European pond turtle (Emys orbicularis persica) as a biomarker of environmental pollution in Golestan and Mazandaran provinces, Iran

Document Type: Original Article

Authors

1 Department of Environmental Science, Faculty of Environment and Fisheries, Gorgan University of Agricultural Sciences and Natural Resources, Gorgan, Iran

2 Department of Veterinary Public Health and Animal Pathology, Faculty of Veterinary Medicine, University of Bologna, Bologna, Italy

3 Msc student, Department of Environmental Science, Faculty of Environment and Fisheries, Gorgan University of Agricultural Sciences and Natural Resources, Gorgan, Iran

Abstract

Anthropogenic environmental changes are hypothesized as main reasons for animal species population declines. Heavy metals contamination is one of the worst threats to animals among human-caused threats. As most of the heavy metals bioaccumulate in organisms, analyzing concentrations of heavy metals in long living animals, such as turtles, would be very useful for biomonitoring of environmental quality. The European pond turtle is classified as a Near Threatened in the red list of International Union for Conservation of Nature. The objective of this study was to obtain information on heavy metals contamination in this species, as a sentinels, to evaluate the overall health of both the European pond turtles and their ecosystem in Golestan and Mazandaran provinces. Biological samples of 10 living and 15 dead European pond turtles were analyzed by atomic absorption spectrophotometer for Zn, Pb, Cu, and Cd contaminations. Highest concentration of Zn (202.6 ± 58.5 μg g-1), Cd (4.4 ± 1.3 μg g-1) and Cu (3.8 ± 1.7 μg g-1) was detected in livers and the highest accumulation of Pb (45.6 ±16.3 μg g-1) occurred in kidneys. Positive correlations were detected among Zn, Pb and Cd tissue concentrations and carapaces curve length. Heavy metal levels were higher in males than females. Heavy metals contamination of sampled turtles stood in high degree. However, there is clearly a need to evaluate heavy metals physiologic effects on European pond turtles.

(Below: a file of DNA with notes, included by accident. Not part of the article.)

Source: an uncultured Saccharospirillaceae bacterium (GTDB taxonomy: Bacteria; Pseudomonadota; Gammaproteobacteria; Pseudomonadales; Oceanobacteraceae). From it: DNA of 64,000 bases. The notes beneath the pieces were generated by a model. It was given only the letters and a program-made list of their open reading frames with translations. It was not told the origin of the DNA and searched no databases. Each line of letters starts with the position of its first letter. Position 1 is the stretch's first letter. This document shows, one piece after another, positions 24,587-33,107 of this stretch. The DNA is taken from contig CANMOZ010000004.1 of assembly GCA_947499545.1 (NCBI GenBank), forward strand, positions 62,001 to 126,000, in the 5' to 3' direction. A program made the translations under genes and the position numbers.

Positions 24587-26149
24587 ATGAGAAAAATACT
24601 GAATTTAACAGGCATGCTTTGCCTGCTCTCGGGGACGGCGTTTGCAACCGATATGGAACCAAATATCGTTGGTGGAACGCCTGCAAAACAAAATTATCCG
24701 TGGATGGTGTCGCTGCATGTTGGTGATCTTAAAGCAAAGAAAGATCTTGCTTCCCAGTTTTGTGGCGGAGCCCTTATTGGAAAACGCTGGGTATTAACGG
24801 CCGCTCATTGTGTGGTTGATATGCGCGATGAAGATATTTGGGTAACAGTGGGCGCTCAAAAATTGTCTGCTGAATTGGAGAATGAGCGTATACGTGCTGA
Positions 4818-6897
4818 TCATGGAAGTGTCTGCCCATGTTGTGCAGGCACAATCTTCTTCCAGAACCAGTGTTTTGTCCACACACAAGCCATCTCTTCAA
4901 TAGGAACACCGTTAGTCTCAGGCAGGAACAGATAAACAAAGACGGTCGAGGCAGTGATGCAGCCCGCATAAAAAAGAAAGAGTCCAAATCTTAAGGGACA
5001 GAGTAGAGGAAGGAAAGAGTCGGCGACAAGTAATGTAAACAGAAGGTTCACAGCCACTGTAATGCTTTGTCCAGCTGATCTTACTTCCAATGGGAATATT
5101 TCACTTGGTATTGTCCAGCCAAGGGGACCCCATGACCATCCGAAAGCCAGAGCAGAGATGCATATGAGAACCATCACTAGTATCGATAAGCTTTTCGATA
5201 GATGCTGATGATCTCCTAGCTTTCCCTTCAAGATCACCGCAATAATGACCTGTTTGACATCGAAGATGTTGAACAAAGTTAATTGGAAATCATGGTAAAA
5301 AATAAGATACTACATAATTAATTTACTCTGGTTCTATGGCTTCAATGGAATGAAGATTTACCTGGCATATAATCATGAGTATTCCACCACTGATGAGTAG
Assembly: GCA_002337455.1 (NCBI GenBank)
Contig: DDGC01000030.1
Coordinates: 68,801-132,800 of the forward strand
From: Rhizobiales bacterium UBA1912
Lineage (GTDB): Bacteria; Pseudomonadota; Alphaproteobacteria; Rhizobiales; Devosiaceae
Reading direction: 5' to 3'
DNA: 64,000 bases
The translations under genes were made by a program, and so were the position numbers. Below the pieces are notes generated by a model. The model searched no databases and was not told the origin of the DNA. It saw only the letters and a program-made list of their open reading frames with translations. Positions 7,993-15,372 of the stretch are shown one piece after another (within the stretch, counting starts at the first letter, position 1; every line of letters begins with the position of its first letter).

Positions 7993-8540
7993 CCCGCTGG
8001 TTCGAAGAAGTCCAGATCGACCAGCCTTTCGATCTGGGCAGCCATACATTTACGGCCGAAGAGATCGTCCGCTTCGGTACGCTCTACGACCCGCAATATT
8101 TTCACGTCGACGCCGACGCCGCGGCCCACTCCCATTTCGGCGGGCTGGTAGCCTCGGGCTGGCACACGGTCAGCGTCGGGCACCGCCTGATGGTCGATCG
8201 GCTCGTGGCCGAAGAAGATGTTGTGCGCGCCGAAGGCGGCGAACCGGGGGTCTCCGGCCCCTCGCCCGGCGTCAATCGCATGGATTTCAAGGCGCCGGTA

Keywords


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